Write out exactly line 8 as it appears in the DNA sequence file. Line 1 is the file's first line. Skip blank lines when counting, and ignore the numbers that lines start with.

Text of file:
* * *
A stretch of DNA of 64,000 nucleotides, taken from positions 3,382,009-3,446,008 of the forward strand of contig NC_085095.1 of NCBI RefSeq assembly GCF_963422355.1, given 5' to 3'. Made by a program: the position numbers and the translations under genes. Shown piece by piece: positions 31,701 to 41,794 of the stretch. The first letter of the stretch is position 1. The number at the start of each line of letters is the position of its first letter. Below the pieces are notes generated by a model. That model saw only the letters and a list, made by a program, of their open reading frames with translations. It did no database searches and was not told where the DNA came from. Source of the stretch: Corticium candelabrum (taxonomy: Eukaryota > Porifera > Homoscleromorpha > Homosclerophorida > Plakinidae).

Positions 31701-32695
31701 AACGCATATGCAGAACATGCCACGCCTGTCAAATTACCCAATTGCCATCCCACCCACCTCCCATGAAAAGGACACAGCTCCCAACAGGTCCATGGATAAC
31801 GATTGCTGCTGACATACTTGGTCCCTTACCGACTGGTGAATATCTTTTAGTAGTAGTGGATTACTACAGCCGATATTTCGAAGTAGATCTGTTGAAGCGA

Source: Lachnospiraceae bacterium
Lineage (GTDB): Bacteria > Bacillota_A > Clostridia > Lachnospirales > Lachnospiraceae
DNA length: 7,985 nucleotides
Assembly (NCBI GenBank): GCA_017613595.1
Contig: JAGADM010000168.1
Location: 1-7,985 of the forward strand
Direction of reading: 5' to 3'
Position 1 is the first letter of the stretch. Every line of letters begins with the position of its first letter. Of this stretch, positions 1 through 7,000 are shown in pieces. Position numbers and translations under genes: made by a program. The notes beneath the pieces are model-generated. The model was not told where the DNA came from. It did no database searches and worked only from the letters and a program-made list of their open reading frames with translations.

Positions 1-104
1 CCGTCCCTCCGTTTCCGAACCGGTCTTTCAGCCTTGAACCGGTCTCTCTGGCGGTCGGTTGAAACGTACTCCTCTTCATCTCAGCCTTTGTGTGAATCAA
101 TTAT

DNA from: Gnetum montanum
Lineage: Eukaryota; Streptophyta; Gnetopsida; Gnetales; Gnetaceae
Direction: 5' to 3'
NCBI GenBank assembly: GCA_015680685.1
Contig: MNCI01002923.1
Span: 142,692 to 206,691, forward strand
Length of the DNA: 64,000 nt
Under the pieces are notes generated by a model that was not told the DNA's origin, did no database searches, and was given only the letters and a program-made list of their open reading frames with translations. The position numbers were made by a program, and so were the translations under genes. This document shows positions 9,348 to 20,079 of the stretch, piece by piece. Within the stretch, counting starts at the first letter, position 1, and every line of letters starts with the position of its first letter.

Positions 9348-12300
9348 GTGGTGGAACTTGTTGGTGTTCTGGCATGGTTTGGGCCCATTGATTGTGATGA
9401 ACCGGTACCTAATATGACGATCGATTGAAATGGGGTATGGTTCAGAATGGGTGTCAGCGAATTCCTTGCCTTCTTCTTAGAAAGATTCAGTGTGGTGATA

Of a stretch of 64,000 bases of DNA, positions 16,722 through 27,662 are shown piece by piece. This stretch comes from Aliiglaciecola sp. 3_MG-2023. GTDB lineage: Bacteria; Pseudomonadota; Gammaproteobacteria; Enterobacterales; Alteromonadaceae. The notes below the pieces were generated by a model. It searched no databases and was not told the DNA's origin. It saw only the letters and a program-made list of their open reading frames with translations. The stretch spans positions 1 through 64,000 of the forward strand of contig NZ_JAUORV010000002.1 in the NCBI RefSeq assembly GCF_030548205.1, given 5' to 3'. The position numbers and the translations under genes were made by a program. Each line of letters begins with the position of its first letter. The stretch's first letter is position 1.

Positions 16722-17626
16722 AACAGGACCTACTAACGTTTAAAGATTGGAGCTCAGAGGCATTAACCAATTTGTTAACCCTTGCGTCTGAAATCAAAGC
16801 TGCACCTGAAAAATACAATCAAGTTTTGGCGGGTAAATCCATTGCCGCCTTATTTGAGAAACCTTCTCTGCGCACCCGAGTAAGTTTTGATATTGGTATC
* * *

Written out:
Assembly (NCBI GenBank): GCA_017613595.1